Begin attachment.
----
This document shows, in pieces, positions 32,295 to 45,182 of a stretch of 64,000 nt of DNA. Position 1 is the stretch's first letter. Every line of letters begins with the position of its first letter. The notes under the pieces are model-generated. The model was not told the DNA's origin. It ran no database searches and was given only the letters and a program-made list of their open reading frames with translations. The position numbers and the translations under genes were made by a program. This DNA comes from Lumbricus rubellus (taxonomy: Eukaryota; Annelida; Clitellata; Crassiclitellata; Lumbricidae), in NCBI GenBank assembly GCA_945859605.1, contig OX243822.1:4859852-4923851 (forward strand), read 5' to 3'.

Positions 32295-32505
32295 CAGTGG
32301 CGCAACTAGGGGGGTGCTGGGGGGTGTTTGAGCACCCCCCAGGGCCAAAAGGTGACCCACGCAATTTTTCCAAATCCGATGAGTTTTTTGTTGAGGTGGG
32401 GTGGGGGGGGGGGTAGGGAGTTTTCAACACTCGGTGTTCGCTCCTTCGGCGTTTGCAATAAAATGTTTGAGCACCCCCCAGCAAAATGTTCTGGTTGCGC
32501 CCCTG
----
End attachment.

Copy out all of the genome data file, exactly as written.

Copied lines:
This document shows, in pieces, positions 32,295 to 45,182 of a stretch of 64,000 nt of DNA. Position 1 is the stretch's first letter. Every line of letters begins with the position of its first letter. The notes under the pieces are model-generated. The model was not told the DNA's origin. It ran no database searches and was given only the letters and a program-made list of their open reading frames with translations. The position numbers and the translations under genes were made by a program. This DNA comes from Lumbricus rubellus (taxonomy: Eukaryota; Annelida; Clitellata; Crassiclitellata; Lumbricidae), in NCBI GenBank assembly GCA_945859605.1, contig OX243822.1:4859852-4923851 (forward strand), read 5' to 3'.

Positions 32295-32505
32295 CAGTGG
32301 CGCAACTAGGGGGGTGCTGGGGGGTGTTTGAGCACCCCCCAGGGCCAAAAGGTGACCCACGCAATTTTTCCAAATCCGATGAGTTTTTTGTTGAGGTGGG
32401 GTGGGGGGGGGGGTAGGGAGTTTTCAACACTCGGTGTTCGCTCCTTCGGCGTTTGCAATAAAATGTTTGAGCACCCCCCAGCAAAATGTTCTGGTTGCGC
32501 CCCTG